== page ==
The site where former Romanian dictator Nicolae Ceausescu and his wife Elena were executed after the Berlin Wall fell has been converted to a museum.
The building was converted from military barracks in Targoviste, a town 50 miles (80km) northwest of the capital of Bucharest.
It was the spot where the Communist party leader and his wife were shot on Christmas Day 1989 after they were found guilty of genocide.
Not only will guests be able to see the execution wall with the bullet holes still embedded but they will also be able to see the beds where the prisoners slept on the eve of their death and the tiny improvised courtroom where they were tried by a special military tribunal.
Officials said they decided to open up the site to the public after overseas tourists expressed an interest in seeing where the dictator was killed.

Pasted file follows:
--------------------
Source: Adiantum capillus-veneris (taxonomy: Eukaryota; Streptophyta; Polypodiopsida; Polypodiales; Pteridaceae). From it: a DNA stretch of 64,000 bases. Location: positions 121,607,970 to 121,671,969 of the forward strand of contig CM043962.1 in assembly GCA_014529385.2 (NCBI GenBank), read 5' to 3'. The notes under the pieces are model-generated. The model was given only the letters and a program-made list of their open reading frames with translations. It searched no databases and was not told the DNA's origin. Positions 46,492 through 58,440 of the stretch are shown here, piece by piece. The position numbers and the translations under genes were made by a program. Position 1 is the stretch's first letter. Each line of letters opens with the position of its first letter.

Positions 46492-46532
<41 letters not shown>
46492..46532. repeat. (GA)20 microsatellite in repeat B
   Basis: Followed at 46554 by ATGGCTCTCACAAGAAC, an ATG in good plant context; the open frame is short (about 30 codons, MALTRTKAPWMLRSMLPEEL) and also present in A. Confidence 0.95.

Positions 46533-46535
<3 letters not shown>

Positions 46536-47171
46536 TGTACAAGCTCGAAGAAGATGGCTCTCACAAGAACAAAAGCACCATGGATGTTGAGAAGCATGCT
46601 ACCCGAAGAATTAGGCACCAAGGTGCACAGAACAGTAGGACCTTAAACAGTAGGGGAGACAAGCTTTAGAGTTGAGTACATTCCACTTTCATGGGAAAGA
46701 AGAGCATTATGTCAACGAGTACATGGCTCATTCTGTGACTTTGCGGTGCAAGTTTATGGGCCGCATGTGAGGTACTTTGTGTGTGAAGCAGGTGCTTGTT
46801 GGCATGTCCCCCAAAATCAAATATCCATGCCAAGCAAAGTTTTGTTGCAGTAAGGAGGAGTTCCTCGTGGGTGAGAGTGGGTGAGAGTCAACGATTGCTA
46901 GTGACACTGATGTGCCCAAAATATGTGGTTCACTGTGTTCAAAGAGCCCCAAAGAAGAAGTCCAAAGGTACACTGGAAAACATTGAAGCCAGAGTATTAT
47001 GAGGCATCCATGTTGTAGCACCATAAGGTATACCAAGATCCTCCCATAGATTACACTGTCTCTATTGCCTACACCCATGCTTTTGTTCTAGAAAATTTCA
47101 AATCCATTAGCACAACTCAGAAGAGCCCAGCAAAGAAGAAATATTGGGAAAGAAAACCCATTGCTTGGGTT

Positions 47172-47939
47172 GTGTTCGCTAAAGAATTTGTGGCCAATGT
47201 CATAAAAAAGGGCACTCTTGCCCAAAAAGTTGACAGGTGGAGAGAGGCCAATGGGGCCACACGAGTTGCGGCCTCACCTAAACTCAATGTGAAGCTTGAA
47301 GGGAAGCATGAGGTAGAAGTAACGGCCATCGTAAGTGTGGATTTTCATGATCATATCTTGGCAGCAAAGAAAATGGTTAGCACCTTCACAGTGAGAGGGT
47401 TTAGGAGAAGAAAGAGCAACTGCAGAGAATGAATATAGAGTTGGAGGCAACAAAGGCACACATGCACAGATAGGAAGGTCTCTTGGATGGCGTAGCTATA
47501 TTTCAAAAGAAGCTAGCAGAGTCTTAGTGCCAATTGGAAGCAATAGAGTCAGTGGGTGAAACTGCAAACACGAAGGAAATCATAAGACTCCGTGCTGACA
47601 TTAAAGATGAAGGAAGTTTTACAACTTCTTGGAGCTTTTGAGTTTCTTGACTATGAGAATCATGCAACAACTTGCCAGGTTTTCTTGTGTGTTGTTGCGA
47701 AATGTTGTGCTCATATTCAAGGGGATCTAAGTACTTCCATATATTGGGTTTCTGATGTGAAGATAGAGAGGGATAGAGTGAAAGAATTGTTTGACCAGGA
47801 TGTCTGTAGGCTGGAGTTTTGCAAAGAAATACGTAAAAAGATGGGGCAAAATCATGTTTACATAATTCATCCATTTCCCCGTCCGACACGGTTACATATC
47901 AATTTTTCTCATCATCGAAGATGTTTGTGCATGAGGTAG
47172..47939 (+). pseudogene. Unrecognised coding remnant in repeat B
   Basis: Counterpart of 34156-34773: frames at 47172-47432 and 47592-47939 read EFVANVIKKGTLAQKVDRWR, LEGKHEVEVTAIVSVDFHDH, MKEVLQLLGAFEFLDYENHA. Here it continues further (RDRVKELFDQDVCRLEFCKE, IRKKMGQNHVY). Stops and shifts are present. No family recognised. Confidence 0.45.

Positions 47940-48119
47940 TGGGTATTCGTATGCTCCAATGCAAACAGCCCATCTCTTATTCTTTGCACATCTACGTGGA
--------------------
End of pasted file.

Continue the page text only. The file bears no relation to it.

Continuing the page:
Ovidiu Carstina, director of the museum, said: "Many Romanians and foreigners said they wanted to see the wall against which Ceausescu and his wife were shot.
"Our aim is to present events as they unfolded, without making comments on the trial, the Ceausescus' life or the cult of personality.
"We do not wish to stir a controversy but only to speak of a landmark in Romania's history."
Ceausescu ruled Romania with an iron fist from 1967-89, aided by his secret police, the Securitate. During this time ordinary Romanians suffered from regular and severe food and power shortages. His wife was seen as the regime's No 2.
Romanian forces killed 1,100 people in anti-communist demonstrations across Romania in 1989 as communism in the Eastern Bloc collapsed with the dismantling of the Berlin Wall. Many of the Romanian victims were unarmed.
The couple fled Bucharest in a helicopter after they were booed by a crowd and hours after defence minister Vasile Milea apparently committed suicide.
They were eventually arrested by police in Targoviste. After a trial which lasted just two hours, the pair were found guilty of genocide and executed immediately.